Third in the series (The Long War, 2013, etc.) exploring the idea that alternate Earths exist and can be visited simply by “stepping” into them.
The discovery of the Long Earth by folks with a natural ability to step, and its subsequent opening up to everybody by means of a simple device, resulted in a diaspora. The original Earth, known as Datum, still has its troubles, and this time, the supervolcano beneath Yellowstone explodes to catastrophic effect, hastening the dispersal of Datum’s population. The building of airships equipped with rapid-step devices means various Earths thousands or millions of steps from Datum can be reached. U.S. Navy Cmdr. Maggie Kauffman receives a commission to explore beyond Earth 200 million and in the process discover what happened to a previous expedition that never returned. The inventor of the stepper device, Willis Linsay, invites his daughter Sally, a loner and a natural stepper, to join him on an expedition to explore the Long Mars—where, he deduces, somewhere among the alternate Marses there will be intelligent life. And Lobsang, the supersmart AI who generally keeps an eye on things, suspects the emergence of a superior species of human. These highly intelligent individuals call themselves the Next, refer to regular humans as dim bulbs, tend to antagonize everybody and seem to originate in a particular location on one of the distant Earths. Foreseeing an inevitable conflict, Lobsang asks natural stepper Joshua Valienté to investigate. For series fans, the technique is familiar enough: a sprawling, meandering narrative whose purpose is less to amaze and entertain than to inquire about humanity itself and how attitudes and approaches to existential questions might or might not change.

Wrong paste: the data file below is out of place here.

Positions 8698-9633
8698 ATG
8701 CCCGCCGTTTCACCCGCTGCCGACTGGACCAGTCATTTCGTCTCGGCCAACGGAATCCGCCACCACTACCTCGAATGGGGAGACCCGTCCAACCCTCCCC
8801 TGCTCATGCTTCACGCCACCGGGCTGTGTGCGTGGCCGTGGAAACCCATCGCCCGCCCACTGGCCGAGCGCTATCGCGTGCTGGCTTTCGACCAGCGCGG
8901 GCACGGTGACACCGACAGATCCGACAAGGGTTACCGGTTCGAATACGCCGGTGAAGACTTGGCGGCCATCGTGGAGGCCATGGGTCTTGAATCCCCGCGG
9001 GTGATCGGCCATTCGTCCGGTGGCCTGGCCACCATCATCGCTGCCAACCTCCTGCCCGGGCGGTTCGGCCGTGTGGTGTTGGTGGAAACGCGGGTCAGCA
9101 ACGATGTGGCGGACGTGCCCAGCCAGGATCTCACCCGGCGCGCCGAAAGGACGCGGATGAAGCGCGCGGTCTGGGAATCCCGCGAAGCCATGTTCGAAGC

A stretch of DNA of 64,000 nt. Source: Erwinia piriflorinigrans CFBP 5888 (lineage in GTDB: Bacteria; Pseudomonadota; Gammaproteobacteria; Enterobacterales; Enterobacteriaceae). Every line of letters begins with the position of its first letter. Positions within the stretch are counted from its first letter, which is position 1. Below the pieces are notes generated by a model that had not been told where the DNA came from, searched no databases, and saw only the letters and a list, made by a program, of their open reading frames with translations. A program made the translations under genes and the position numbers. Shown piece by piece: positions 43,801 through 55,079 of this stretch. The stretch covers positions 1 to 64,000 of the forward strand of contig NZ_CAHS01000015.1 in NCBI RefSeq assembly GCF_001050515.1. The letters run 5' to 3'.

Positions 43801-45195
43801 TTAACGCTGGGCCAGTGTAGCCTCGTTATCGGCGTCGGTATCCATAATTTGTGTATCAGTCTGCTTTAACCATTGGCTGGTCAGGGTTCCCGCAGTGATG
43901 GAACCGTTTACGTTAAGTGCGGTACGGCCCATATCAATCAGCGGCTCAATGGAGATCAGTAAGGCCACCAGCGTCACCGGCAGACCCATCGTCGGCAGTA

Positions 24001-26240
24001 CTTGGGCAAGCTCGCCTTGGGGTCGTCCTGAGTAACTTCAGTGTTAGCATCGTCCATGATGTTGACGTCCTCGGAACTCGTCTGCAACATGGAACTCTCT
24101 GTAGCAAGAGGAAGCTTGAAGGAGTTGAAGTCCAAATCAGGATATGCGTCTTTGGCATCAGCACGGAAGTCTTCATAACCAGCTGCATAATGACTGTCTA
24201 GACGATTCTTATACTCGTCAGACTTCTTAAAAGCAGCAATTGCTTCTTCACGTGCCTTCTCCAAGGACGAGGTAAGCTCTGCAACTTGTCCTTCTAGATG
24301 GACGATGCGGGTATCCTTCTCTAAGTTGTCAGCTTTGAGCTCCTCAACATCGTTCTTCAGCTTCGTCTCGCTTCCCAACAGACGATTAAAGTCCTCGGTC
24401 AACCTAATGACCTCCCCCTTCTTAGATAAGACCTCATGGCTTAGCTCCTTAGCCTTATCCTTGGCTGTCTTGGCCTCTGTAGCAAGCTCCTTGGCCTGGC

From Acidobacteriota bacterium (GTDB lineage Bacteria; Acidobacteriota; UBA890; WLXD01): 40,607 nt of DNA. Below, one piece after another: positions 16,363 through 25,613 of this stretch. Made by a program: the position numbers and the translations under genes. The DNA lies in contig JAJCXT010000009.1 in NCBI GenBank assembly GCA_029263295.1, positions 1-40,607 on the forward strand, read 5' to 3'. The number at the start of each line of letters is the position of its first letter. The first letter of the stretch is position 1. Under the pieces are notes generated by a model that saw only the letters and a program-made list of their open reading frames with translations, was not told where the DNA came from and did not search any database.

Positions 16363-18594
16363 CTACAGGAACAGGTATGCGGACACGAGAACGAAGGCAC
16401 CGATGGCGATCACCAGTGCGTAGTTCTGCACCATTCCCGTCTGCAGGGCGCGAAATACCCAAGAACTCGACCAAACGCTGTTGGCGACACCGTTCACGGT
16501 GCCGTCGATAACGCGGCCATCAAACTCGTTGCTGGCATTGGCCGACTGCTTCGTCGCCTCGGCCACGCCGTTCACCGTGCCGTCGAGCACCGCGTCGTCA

Panoramic and fascinating, if sometimes vexingly discursive.